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International Commission Asks Canada to Join Probe of Selenium Flowing From BC

A fly fisherman casts on the Kootenai River, downstream of the Koocanusa Reservoir, near the Montana-Idaho boundary and Leonia, Idaho, on Sept. 19, 2014. (The Canadian Press/AP/The Spokesman Review, Rich Landers)

The agency that mediates disputes between Canada and the United States over shared waters is pleading with the federal Liberals to join an investigation into contamination from British Columbia coal mines.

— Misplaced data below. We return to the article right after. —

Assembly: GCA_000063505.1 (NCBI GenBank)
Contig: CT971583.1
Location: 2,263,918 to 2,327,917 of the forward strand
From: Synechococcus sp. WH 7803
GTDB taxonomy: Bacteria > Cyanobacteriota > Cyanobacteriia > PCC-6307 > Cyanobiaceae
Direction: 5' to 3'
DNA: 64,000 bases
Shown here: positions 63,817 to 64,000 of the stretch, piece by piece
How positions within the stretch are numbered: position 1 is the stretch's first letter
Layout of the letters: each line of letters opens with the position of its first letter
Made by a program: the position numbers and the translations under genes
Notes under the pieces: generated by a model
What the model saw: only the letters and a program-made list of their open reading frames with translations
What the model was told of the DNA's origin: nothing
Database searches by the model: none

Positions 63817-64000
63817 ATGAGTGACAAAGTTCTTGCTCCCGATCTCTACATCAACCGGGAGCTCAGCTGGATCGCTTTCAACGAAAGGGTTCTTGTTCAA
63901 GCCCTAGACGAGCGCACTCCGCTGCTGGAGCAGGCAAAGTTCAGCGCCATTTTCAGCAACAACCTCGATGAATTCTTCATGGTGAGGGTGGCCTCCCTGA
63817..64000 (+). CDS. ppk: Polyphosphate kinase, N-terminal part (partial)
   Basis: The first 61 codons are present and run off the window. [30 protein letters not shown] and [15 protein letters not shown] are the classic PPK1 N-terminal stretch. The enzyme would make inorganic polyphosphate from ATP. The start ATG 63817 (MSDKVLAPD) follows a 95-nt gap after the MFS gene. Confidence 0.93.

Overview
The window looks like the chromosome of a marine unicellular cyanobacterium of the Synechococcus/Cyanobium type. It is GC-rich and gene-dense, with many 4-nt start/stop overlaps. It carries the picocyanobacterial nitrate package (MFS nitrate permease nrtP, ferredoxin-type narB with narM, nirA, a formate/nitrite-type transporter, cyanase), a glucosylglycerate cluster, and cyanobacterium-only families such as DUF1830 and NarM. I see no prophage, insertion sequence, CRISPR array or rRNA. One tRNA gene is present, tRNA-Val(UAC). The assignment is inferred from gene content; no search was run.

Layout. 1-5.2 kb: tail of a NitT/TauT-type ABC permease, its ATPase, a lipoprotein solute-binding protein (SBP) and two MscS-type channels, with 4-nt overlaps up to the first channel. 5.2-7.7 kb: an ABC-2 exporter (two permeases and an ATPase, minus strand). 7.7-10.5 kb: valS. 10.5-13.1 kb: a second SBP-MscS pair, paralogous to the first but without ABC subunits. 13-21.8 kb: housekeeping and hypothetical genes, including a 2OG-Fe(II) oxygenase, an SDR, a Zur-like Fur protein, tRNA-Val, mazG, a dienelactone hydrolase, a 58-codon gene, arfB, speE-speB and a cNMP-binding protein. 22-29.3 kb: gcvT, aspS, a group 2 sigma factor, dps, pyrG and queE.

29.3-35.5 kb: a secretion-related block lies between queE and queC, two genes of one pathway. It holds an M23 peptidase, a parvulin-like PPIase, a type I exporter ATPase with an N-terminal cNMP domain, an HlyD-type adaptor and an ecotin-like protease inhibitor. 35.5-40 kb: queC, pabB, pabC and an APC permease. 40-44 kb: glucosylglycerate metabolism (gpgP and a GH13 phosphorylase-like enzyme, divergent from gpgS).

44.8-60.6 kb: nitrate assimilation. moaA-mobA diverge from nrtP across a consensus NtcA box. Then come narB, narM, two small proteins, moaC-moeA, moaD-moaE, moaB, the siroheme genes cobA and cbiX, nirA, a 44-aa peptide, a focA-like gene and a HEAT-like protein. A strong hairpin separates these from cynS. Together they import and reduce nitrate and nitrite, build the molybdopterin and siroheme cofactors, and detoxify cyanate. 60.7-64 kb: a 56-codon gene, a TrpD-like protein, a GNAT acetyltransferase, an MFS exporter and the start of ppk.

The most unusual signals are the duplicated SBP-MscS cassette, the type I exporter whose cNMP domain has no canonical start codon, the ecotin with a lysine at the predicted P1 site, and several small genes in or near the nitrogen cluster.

The International Joint Commission has written Prime Minister Justin Trudeau to collaborate before the Americans move on their own.

U.S. officials are increasingly concerned about selenium flowing over the border from Teck Resource’s Elk Valley coal mines.

Levels of selenium, which can be toxic to fish, are many times higher than those set by Montana and Idaho.

The commission is warning that concern over the pollutant is increasing.

Teck has protested the allowable levels in Montana and Idaho as unreasonable and says that the company’s water treatment plans will stabilize and reduce selenium levels.

The Canadian Press



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